• We Hardly Knew Ye: There's Fox and Vixen's young daughter, Dreamer, who lives for two episodes (and has only one line) before her brutal death at Scarface's paws. Then there's also the baby field mice, impaled by the butcher bird very shortly after their birth. And these are just two of the most memorable examples.
  • "Well Done, Son" Guy: Bold. When he finally does get his father's genuine love and respect... it's too late.
  • What the Hell, Hero?: Bold. He causes trouble, puts his father and brother's life in danger, runs away after a well-deserved punishment and is determined to not return home, not even for the sake of his cubs. Fortunately, he finally reconsiders, but he essentially still keeps his vow to never step inside White Deer Park ever again.
  • What Measure Is a Non-Cute?: Rats, with the eventual exception of Spike, are the villains of Series 3 (as well as the de facto choice of prey for the Farthing Wood predators in Series 1 and 2). The Shrike (or Butcher Bird) of Series 1 is depicted as a coarse and unpleasant character, in contrast with the nobler likes of similarly predatory birds Owl, Kestrel and Whistler (possibly due to his particular method of storing his prey — by impaling the carcasses on thorn bushes). Also, weasels here are comical and lovable, but to get rid of the slightly bigger stoat would, according to Fox, "be doing the park a favour."
  • Woobie, Destroyer of Worlds: Hurkel after he's convinced by the Farthing Animals to assists in the raids against the Rats.
    Ranger: Those badgers killed 50 each! Hurkel, was he quite unkind to those rats or wasn't he? Ha ha!
  • Woodland Creatures: Duh! Just look at the title! We have the usual ones like foxes, rabbits, and badgers, but also species less common in fiction, like voles and kestrels too.
  • World of Snark: Apart from Fox speaking in a sarcastic drawl and Adder and Owl's lines, pretty much everyone else gets a few chances at a snarky line or deadpan facial expression.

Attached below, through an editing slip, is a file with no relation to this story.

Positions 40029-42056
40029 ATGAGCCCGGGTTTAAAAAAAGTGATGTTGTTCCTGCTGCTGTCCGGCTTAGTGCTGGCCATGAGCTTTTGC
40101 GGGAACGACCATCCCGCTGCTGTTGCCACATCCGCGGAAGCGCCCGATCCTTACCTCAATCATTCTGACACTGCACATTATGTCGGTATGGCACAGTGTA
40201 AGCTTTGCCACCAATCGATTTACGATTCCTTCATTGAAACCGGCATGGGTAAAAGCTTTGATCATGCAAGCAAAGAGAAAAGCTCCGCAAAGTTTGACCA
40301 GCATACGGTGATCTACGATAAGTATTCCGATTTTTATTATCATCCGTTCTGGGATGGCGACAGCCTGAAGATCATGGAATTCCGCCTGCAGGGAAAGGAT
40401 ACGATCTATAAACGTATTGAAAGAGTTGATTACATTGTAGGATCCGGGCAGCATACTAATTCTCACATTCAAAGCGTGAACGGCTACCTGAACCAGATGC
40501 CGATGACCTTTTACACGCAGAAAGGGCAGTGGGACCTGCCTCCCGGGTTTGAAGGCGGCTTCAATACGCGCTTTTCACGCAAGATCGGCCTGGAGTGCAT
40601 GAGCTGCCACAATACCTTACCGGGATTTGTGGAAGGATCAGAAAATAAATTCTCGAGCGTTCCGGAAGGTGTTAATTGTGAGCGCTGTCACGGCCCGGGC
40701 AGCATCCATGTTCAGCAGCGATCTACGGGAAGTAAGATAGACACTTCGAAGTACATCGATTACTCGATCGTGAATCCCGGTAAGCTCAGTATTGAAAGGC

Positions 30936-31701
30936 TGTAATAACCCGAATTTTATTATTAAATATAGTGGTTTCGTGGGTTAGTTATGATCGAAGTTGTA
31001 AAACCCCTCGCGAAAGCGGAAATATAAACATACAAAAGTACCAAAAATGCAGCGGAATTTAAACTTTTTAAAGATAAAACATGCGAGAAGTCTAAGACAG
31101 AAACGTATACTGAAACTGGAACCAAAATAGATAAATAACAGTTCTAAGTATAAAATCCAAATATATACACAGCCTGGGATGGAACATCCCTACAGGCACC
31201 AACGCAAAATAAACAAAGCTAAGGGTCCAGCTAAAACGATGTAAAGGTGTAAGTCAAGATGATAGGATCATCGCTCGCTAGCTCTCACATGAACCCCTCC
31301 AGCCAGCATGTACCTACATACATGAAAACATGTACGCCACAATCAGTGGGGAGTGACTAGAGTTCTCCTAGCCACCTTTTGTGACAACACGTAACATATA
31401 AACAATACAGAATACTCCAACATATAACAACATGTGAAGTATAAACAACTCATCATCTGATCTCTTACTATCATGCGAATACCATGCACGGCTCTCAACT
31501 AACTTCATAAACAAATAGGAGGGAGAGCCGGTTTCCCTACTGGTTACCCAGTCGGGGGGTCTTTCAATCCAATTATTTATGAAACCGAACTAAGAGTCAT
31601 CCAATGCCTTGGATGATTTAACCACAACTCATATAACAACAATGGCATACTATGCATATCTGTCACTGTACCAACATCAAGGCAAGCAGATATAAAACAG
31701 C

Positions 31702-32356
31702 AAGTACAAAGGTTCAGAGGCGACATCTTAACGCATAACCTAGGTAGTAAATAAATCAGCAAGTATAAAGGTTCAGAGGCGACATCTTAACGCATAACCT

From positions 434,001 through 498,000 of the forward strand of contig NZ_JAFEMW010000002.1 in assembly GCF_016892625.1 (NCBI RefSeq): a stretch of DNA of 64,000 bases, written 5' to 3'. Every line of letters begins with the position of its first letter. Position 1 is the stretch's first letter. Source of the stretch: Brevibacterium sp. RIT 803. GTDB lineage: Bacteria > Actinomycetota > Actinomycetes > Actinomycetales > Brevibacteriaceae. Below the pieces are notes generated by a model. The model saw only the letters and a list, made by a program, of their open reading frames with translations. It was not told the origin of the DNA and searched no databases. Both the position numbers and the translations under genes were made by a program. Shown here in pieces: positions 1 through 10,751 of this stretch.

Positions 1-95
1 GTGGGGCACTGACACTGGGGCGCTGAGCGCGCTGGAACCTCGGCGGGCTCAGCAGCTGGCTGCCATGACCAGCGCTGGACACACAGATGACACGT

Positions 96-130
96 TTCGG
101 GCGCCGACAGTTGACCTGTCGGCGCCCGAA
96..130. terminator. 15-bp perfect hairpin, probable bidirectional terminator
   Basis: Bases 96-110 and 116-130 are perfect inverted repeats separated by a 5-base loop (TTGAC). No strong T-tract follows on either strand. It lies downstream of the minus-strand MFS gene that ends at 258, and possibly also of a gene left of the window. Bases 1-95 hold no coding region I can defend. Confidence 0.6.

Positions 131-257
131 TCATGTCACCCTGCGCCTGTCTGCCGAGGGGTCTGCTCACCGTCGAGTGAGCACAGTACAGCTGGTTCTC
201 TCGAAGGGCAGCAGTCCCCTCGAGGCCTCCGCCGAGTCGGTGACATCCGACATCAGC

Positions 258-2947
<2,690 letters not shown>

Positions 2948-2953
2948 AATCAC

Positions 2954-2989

• World's Smallest Violin: While it's not a tiny violin, Hare does pick up a stick and mock-play sad violin music when Mr. Pheasant starts to get a bit theatrical about "when one has faced death as often as me" before leaving back to the farm to help Adder find her way to the others. True enough, Mr. Pheasant just lost his wife to the farmer's gun, but the general opinion of his established character is that he's all too concerned in himself.
  • Wounded Gazelle Gambit: Lady Blue, after she gets wounded. It was her own fault. She shouldn't have tried to kill the cubs of Fox and Vixen. Bold also pulls one on Ranger after Scarface takes him prisoner and leaves Ranger to guard him.
  • Xenofiction: The animals can talk, and have concepts of things such as loyalty, but the anthropomorphism stops there for the most part. They hunt, avoid being hunted, and live in fear of humans (given that many animals end up shot, though, it's hard to blame them). The infamously high death rate of the books and show is accurate to nature; when you have to deal with predation, the weather, starvation and so on, odds are seldom in your favor.
  • Xenophobic Herbivore: The herbivores are often portrayed as untrusting, particularly towards the carnivores. While it is understandable for them to be wary around those who would eat them in normal circumstances, it come off as petty when the carnivores are largely the ones holding the group together.
  • You Can't Go Home Again: During Season 3, Owl finds herself in Farthing Huts when she leaves White Deer Park, recognising it as the former site of Farthing Wood when she perches on the Great Beech, a distinctive tree from her old home, but has to accept that the whole area has changed too much for her to truly consider it 'home' any more.
  • You Dirty Rat!: Rats are the antagonists of Season 3. A rat kills Sinuous in a particularly gruesome way, and Bully gives a terrifying speech to his followers in one of the final episodes. The rat infestation gets so bad that many of the animals start to give up hope.
    • Played much straighter in the novel "Battle for the Park", which this plotline was adapted from. A lack of censorship meddling makes the rats much more bloodthirsty and leads to far more open hostilities, complete with an epic final battle.


Video Example(s):

Alternative Title(s): The Animals Of Farthing Wood


Adder kills Scarface

As retribution for biting her tail off, Scarface is killed by Adder.